Tringale’s form from October reads 2-MC-7-MC-3-MC so if you like patterns he’s due a good week again.

He’s been consistent here with seven top 30s but his best is an eighth in 2017 and his SG: Approach numbers aren’t anything special.

Merritt was 2nd for SG: Approach when making the top four at Pebble but 11th here in 2016 is his only top 40 finish in seven appearances so perhaps this isn’t the course for him.

Patrick Cantlay would be the obvious local choice but I can leave him at 12s after he had an intense week in Phoenix when losing a play-off to Scottie Scheffler.

Will Zalatoris at 28s is interesting too and we shouldn’t get too fixated on that wonky putting stroke. He was 15th at Riviera last year.

Instead, I’ll jump down the betting for my final selection and choose another 2022 winner.

Thomas Pieters played some excellent golf to beat a star-studded field at the Abu Dhabi Championship last month and it came just two starts after he’d captured the Portugal Masters.

This is the Pieters we expected to emerge when he burst onto the scene with two wins in 2015 and then flexed his muscles with big performances in the majors.

The Belgian finished tied fourth on his Masters debut in 2017 (there’s that Augusta connection again) and tied sixth in the following year’s US PGA.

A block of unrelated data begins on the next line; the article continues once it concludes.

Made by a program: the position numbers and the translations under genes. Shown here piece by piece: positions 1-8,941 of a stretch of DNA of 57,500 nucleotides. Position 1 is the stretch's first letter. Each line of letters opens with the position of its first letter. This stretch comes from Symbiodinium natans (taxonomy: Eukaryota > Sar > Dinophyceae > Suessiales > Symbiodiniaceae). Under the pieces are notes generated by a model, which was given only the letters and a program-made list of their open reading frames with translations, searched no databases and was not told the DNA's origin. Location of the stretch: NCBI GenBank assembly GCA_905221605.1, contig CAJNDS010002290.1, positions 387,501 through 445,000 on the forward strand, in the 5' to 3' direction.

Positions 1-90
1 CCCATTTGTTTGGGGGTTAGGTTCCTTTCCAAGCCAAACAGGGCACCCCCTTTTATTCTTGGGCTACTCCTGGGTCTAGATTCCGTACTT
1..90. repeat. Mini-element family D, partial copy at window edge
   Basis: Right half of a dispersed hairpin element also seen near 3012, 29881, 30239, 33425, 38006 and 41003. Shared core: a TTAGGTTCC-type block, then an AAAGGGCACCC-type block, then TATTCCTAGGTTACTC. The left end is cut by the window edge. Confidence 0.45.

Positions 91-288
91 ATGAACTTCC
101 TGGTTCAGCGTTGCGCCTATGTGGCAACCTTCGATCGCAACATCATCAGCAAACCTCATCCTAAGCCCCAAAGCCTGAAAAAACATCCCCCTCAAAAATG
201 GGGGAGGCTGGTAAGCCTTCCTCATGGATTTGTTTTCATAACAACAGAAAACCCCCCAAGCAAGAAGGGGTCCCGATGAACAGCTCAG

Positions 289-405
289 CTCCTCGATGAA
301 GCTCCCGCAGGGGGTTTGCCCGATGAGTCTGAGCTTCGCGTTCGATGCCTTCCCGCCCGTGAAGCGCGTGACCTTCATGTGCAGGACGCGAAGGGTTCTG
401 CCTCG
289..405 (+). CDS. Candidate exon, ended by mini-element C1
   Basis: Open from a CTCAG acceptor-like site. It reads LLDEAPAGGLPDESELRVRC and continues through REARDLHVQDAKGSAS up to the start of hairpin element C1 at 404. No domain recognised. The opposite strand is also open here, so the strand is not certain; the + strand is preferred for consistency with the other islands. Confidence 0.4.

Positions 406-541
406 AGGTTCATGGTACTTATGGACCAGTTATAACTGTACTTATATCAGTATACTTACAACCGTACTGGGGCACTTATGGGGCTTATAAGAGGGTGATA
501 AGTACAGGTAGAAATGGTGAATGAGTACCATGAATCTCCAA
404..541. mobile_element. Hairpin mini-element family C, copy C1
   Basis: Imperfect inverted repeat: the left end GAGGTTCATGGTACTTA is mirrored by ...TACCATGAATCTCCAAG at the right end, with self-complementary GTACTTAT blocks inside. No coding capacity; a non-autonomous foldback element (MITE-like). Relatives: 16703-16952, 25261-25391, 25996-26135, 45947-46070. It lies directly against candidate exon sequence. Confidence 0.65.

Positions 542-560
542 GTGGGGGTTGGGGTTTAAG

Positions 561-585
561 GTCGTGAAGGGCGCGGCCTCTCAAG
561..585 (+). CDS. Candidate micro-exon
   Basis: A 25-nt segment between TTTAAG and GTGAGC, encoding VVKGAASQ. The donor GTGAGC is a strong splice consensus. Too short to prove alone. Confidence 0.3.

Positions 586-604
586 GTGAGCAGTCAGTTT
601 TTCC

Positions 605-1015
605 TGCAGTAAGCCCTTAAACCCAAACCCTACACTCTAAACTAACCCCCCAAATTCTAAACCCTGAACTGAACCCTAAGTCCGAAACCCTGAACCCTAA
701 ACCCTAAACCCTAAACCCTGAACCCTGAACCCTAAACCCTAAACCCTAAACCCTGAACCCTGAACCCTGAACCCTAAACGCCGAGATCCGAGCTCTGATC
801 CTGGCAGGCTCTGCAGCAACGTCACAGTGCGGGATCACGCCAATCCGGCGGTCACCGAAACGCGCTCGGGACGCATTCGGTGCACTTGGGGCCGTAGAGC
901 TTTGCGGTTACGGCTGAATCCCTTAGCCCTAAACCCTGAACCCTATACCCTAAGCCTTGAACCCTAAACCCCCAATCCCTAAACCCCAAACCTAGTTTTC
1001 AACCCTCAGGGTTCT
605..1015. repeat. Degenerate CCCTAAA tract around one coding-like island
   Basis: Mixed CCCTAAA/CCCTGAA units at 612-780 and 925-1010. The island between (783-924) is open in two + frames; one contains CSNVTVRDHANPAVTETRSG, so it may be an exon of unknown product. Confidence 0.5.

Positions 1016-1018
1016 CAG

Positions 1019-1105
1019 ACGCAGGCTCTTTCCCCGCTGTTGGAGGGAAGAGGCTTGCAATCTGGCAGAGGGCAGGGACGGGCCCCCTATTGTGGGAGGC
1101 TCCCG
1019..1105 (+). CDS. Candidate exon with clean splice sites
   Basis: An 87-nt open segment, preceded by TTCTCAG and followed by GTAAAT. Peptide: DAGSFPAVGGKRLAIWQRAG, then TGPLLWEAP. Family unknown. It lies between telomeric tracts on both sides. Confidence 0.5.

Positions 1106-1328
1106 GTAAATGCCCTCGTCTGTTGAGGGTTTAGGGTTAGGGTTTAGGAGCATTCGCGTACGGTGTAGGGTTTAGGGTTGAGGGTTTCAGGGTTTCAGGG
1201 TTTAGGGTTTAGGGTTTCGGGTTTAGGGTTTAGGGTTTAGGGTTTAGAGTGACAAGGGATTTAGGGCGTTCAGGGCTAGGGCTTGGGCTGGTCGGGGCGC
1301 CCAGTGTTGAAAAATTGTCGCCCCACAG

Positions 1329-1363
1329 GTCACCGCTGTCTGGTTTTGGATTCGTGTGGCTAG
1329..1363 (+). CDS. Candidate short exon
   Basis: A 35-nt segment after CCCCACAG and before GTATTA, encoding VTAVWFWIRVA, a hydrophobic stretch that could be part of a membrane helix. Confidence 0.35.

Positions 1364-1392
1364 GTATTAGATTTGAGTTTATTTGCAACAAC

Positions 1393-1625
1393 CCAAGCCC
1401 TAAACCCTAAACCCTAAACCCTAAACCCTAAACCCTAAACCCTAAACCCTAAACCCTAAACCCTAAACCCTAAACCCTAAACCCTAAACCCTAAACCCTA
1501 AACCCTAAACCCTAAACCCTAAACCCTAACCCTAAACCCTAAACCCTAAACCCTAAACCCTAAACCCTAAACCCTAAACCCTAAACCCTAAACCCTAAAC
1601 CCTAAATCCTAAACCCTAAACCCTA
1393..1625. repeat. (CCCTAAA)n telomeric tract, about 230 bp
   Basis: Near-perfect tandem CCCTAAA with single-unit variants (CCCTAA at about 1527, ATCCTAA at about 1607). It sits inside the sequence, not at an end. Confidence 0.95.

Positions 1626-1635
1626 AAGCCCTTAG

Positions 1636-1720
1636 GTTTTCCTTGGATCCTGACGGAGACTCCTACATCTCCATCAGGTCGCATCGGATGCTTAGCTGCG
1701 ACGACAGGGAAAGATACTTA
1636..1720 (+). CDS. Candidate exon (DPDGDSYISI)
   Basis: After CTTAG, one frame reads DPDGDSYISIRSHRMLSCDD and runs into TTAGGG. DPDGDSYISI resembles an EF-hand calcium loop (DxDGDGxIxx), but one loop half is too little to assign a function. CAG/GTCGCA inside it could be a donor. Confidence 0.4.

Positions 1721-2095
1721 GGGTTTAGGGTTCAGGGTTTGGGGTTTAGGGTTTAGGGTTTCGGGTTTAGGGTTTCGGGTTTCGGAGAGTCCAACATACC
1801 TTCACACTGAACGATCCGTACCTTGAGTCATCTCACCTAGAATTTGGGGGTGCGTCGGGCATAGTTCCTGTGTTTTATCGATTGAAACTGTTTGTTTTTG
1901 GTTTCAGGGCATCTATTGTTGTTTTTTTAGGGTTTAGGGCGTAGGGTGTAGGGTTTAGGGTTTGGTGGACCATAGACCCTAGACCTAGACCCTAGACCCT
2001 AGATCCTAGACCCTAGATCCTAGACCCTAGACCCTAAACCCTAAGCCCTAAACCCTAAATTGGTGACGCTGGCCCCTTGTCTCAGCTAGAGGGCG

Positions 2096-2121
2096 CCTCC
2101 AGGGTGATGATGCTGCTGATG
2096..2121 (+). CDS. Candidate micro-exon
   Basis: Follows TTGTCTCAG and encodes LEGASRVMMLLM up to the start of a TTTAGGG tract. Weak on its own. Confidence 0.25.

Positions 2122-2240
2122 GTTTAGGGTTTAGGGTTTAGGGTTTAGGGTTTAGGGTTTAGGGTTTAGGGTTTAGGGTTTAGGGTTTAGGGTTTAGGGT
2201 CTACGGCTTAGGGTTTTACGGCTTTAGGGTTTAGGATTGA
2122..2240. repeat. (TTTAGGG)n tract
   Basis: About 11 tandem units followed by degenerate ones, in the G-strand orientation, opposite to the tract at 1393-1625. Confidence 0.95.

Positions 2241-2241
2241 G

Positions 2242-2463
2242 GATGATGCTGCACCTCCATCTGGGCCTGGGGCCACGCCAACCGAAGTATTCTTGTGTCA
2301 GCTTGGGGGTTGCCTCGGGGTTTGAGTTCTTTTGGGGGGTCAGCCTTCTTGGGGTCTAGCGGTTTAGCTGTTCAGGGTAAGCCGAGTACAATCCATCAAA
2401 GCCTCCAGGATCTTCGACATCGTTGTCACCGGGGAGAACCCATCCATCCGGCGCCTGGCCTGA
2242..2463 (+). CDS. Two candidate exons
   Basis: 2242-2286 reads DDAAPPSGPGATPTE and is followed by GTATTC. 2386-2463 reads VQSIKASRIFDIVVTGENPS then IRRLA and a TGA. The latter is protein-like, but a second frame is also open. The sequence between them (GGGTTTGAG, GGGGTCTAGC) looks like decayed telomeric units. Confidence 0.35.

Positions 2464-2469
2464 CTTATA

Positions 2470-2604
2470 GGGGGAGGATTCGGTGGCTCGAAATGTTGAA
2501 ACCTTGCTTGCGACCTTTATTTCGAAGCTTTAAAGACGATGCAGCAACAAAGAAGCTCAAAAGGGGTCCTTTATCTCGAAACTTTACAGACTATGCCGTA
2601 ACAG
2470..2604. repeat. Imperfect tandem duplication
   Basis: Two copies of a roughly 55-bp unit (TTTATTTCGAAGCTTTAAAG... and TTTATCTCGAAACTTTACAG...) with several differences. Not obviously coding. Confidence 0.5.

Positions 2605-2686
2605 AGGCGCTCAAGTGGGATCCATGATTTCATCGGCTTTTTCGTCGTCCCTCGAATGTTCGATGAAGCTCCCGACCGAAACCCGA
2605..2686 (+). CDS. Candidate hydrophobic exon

His challenge for the Green Jacket wasn’t Pieters’ only high point in 2017. He finished in the top five at two WGC events and, course form klaxon, finished runner-up here at Riviera.

Even if you put that down to him just playing superb golf at the time, you can make the same argument this week given those two recent wins.

Since the Abu Dhabi triumph, he’s finished tied 12th at the Dubai Desert Classic and tied 24th in Saudi where he closed 67-71-67 after shooting over par on day one.

As mentioned, SG stats weren’t recorded there but Pieters ranked 1st for Greens In Regulation, backing up a run of strong Approach figures in recent months.

Strokes Gained: Off The Tee has also been a good pointer at Riviera and Pieters ranked second in that category in two of his last three recorded tournaments.

This is his first trip back to Riviera since 2018 but the memories will be strong, especially from his closing 63 in 2017.

Let’s not forget that he was the top points scorer in the 2016 Ryder Cup so when the elite gather, Pieters often rises to the occasion.

Back to 31st in the world, maybe he’s the one to make it a fourth first-time winner on the PGA Tour. Hopefully he’ll be inspired by those recent successes for Luke List, Tom Hoge and Scottie Scheffler.

Author: wpadmin